The Daily Stream: '90s Thriller Nick Of Time Reminds Us Of A Simpler Time At The Movies

(Welcome to The Daily Stream, an ongoing series in which the /Film team shares what they've been watching, why it's worth checking out, and where you can stream it.)

The Movie: "Nick of Time" (1995)

Where You Can Stream It: Amazon Prime

The Pitch: You have peak Christopher Walken, pre-problematic Johnny Depp when he was young, hungry and before he got locked into playing every character as broad as a house, John Badham ("WarGames") directing a Patrick Sheane Duncan ("Mr. Holland's Opus") script in a tense, political assassination thriller hung on a gimmick that actually works. The gimmick in question: the movie plays out in real-time. So the main character has a ticking clock and we, the audience, are along for the ride.

Why It's Essential Viewing

This mid-'90s thriller feels refreshing by today's studio output standards. "Nick of Time" is a down and dirty, character-driven adult-oriented thriller. Because of a ton of factors, the recent pandemic being a big one, we don't seem to get a lot of smaller stakes, tense movies like this in theaters anymore, which is a shame.

If made today, "Nick of Time" would for sure be a streaming exclusive. There's a broader conversation to be had about the current state of theatrical distribution and who's to blame for the lack of a more varied experience at the local AMC (is it the studios for not making the movies or the audiences for not showing up to the few that do squeak through), but any conclusions anybody would come to is probably moot anyway because we're in uncharted waters at the moment as streaming services are starting to crash for the first time and post-Covid attendance in theaters is rising.

What we can all agree on is that if a movie like "Nick of Time" was made today you're almost guaranteed to see it as an Amazon Prime original or Netflix exclusive, which only makes looking back at this 1995 film even more interesting.

Let's break down the plot to this one

Set in and around LA, the movie follows a meek accountant (played by Johnny Depp) who is recruited by a mustachioed Christopher Walken to assassinate California's governor. Naturally, he's not very inclined to take Mr. Walken up on this proposal, but to sweeten the pot Walken kidnaps Depp's young daughter, which is pretty uncool, but undeniably effective because Depp does what he says.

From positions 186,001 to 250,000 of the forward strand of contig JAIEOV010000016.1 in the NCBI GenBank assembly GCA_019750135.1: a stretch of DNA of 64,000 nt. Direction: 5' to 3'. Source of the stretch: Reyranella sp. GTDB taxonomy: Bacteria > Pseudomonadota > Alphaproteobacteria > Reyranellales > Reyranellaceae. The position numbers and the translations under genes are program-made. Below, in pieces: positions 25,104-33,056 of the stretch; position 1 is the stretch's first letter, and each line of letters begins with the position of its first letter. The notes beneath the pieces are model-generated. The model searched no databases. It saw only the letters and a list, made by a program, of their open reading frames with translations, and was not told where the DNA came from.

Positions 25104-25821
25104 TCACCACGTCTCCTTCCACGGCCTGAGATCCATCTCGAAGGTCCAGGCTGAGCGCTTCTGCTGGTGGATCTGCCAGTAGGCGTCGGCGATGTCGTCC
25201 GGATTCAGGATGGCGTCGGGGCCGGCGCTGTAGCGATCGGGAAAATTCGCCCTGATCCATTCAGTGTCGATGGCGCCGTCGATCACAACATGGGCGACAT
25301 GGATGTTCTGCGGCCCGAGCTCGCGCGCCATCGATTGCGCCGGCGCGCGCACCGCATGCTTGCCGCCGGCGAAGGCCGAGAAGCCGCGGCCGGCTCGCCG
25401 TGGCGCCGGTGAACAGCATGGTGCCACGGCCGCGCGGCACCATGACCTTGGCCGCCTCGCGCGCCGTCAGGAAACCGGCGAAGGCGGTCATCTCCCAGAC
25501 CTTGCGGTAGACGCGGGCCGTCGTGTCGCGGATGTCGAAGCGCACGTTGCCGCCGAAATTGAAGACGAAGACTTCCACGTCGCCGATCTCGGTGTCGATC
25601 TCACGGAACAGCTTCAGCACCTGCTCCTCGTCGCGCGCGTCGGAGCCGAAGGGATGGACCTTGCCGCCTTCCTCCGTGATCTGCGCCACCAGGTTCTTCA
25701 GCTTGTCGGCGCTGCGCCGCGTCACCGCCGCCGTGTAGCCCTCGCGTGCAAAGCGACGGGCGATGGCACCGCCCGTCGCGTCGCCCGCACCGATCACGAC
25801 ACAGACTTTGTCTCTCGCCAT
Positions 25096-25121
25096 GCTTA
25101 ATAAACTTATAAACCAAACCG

Depp's character is on a ticking clock, with only a certain amount of time to either become an unwitting assassin or figure out a way to save his daughter. The gimmick of the movie is that ticking clock is happening in real-time. Ish. Meaning the time passing in the movie is the same amount of time as the movie's length, which is a hell of a conceit for a thriller, something that really puts you in the moment in a way that traditional narratives can't.

As the walls are closing in on Depp's character and he gets more and more stressed and desperate for a way out of this mess the audience can't help but feel that crunch as well, especially when that cinematic vice is being tightened by a madman like Christopher Walken, who is gleefully cruel in this movie.

A fine example of pre-Pirates Johnny Depp

So, you have a really fun setup for a movie like this, and when you throw in a seasoned director like Badham and a truckload of some of the best character actors of the time you get a sort of forgotten '90s gem.

It's worth noting that anything involving Johnny Depp is something of a loaded topic these days, but back then he was considered one of the most exciting young actors working. He cut his teeth on TV of the 1980s and was front and center for the indie boom, choosing to work with exciting directors like John Waters ("Cry-Baby"), Tim Burton ("Edward Scissorhands"), Lasse Halstrom ("What's Eating Gilbert Grape?") and Jim Jarmusch ("Dead Man") to name a few.

It's hard to remember pre-Jack Sparrow Johnny Depp, but he was the total package. He had movie star charisma, good looks, and the impulse to use any Hollywood cache he had to support interesting, visionary projects from filmmakers who otherwise would never have gotten their budgets without a star like Depp attached.

Young and hungry

"Nick of Time" is his straight studio thriller movie that he did on the heels of "Dead Man" and "Ed Wood," but by today's standards, it's a borderline art movie.

At this point in his career, Depp was hungry and invested, which gives his character in this movie a bit of flair that any other actor might not bring. It's crucial that the character of Gene Watson is a limp noodle at the beginning. It's why the bad guys choose him. He seems to be easily intimidated and controllable and it's a genuine shock when he begins outsmarting the bad guys.

You need a star in that perfect young and hungry spot that Depp was in to make this movie work and rewatching it today it's a nice reminder of the kinds of performances Depp gave before he was eaten up by his own caricatures.

So, if you're searching for an interesting, off-the-beaten-path watch and haven't seen this one it might be time to give "Nick of Time" a spin and see what you think.